Thank you to Lammé and Associates.
In 1987, twenty years before Father John Farley became pastor of Immaculate Heart of Mary Church in Grand Junction, Farley began a project in the streets of Denver. He was doing a week-long “urban immersion” program with Outward Bound. In this program he was partnered up with a friend, given ten dollars, and with only the coat on his back was told, “Okay, see you in three days!”
For the next three days Farley experienced the reality of living homeless on the streets of a major city.
“Of course, I knew I would be back to life after three days,” said Farley, “but if I were to have collapsed in on myself, even getting from soup kitchen to shelter would have been very difficult.”
Farley never thought that that experience over 25 years ago would have such pertinent meaning now in his community in Grand Junction.
“It’s possible to live on the streets in a place like Denver; there are enough services to make it possible,” he said. “But in Grand Junction, we have services for adults, for families, and for little kids; but there’s also this group of kids who aren’t little kids. They can’t go back to their home because they’ll most likely end up back on the streets again. They can’t be housed with adults in homeless shelters. Not many of them have friends that can take them in for more than a night or two. So where do these kids fit? What kind
of services are available for this kind of population? The House is an answer to that.”
The situation of homeless teens in Mesa County is one that has “pulled on the heartstrings” of Farley since he read an article about it and became a Guardian of The House. The primary issue these teens face, according to Farley, is stability.
“It’s amazing the power of stability in people’s lives,” he said. “If you can provide a place for people that’s stable, then people can land there, can discover a sense of home, a sense of family. That stability gives them the ability, then, to move on. The instability just crashes them in on themselves. It’s such a struggle to provide for your needs when you don’t have a stable place. If The House provides those things, The House provides a lot.”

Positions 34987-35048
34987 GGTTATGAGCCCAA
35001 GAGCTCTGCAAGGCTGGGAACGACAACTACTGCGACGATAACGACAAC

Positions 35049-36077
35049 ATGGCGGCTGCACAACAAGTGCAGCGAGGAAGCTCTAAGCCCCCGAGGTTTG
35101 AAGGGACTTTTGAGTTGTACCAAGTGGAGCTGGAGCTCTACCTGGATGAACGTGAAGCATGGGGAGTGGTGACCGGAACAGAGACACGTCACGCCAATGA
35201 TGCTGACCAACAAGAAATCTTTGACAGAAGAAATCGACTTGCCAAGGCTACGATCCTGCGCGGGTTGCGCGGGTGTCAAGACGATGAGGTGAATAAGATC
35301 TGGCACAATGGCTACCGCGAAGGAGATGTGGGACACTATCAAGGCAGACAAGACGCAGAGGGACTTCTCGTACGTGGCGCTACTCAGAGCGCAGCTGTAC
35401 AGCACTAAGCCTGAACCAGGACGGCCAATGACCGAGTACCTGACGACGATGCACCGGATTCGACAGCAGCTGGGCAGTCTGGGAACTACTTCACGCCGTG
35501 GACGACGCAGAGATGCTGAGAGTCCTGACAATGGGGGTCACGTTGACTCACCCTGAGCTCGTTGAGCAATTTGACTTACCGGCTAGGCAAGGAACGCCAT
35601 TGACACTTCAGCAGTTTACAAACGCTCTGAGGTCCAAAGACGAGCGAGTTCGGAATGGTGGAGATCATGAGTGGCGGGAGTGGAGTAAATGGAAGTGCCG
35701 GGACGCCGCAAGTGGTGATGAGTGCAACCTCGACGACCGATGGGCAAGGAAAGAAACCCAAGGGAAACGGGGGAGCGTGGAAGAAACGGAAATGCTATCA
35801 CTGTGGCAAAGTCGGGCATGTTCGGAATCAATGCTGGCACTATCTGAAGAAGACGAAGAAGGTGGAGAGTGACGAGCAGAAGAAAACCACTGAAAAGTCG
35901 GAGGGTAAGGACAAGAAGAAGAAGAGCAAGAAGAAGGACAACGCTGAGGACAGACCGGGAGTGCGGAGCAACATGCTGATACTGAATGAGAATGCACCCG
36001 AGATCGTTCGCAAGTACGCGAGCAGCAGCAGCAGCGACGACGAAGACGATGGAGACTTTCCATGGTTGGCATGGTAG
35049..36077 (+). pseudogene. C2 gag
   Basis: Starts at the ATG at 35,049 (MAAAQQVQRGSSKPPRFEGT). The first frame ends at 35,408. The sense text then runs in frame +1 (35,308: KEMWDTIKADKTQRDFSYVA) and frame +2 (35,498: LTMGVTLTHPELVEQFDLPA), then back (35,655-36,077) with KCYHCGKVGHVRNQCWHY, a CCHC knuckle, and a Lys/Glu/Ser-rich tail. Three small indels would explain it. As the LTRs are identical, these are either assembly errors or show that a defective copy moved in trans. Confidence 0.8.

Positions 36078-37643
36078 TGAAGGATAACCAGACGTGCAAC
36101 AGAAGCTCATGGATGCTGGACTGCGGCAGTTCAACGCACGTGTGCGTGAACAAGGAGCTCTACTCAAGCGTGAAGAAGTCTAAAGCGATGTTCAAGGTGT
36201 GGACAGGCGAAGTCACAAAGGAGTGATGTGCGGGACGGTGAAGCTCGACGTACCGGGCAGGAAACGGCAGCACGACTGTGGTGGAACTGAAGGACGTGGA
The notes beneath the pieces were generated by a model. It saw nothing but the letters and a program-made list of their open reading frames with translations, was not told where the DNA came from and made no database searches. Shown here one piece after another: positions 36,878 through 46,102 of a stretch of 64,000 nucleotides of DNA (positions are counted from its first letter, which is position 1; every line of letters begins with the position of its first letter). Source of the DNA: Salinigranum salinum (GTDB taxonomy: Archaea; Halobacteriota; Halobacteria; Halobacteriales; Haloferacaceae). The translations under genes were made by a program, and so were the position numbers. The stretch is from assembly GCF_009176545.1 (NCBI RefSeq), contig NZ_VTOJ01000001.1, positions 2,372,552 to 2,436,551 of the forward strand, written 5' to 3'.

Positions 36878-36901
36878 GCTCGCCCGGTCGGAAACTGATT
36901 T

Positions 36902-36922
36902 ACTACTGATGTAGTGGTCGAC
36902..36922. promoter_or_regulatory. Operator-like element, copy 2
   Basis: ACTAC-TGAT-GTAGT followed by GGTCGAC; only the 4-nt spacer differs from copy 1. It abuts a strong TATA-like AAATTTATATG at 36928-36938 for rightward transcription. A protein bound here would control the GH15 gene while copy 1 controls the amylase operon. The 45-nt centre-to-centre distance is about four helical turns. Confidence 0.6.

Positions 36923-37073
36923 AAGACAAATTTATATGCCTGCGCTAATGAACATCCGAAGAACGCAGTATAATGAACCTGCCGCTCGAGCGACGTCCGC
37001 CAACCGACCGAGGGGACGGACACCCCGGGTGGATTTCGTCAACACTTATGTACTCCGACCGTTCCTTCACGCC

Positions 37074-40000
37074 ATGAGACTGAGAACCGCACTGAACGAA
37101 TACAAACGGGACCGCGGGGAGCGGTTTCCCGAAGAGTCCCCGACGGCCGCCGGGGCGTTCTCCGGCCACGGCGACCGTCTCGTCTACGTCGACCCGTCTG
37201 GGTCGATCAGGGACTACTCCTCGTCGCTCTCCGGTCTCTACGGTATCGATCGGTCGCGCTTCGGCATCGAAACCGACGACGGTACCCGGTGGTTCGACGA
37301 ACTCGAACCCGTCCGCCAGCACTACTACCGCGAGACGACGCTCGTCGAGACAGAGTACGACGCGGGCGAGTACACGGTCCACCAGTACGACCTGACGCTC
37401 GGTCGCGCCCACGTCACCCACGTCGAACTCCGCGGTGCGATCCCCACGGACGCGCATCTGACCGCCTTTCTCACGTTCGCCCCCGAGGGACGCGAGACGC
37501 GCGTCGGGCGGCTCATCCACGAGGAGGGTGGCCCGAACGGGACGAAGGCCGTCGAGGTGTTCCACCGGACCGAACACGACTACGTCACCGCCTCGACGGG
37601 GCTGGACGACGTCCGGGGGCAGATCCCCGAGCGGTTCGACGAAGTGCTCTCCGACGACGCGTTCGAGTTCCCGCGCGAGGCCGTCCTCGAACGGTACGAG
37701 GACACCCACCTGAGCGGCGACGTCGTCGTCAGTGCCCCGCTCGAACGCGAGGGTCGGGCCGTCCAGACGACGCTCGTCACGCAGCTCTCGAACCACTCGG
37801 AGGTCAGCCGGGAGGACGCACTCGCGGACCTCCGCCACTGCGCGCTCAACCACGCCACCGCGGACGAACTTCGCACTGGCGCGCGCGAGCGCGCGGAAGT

That concept of stability hits close to home for Farley, who, shortly after college, fell into an unstable situation himself.
“The place where I was renting was being sold, and I got this final notice on Monday that I needed to be out by the end of the week,” said Farley. “I had a degree, so I had all the academic skills, but none of the life skills for moving ahead. I had the generosity of friends that let me stay here, stay there, but I couldn’t figure out how to have the conversation: ‘John, how are we going to fix this?’ I can’t imagine being in that situation as a teenager. A place like The House could have been a place to provide that conversation. ‘This is what you need to know, John, and this is how you do it.’”
The potential for meeting such needs for people in such unstable circumstances moved Farley to become a Guardian.
“A hundred bucks a year just did not seem like an impossible amount of money,” Farley said. “And with so many of these kids, homelessness is just one problem in their life. But if we can address the homelessness, if we can provide a place that’s stable, then we can begin dealing with the other issues.”
Farley also has a special word to those considering becoming a Guardian as achat viagra belgique quebec well.
“You gotta go back in your own memories, to that horrendously insecure time when you were a teenager,” he said. “Consider how that would’ve worked without a home, without a family. Think through your own insecurity at that time in your life. How could you possibly have what you have today without that?”
If you would like to learn more about The House or becoming a Guardian, please visit www.thehousegj.org.
Story provided by Robert Lamme and Associates.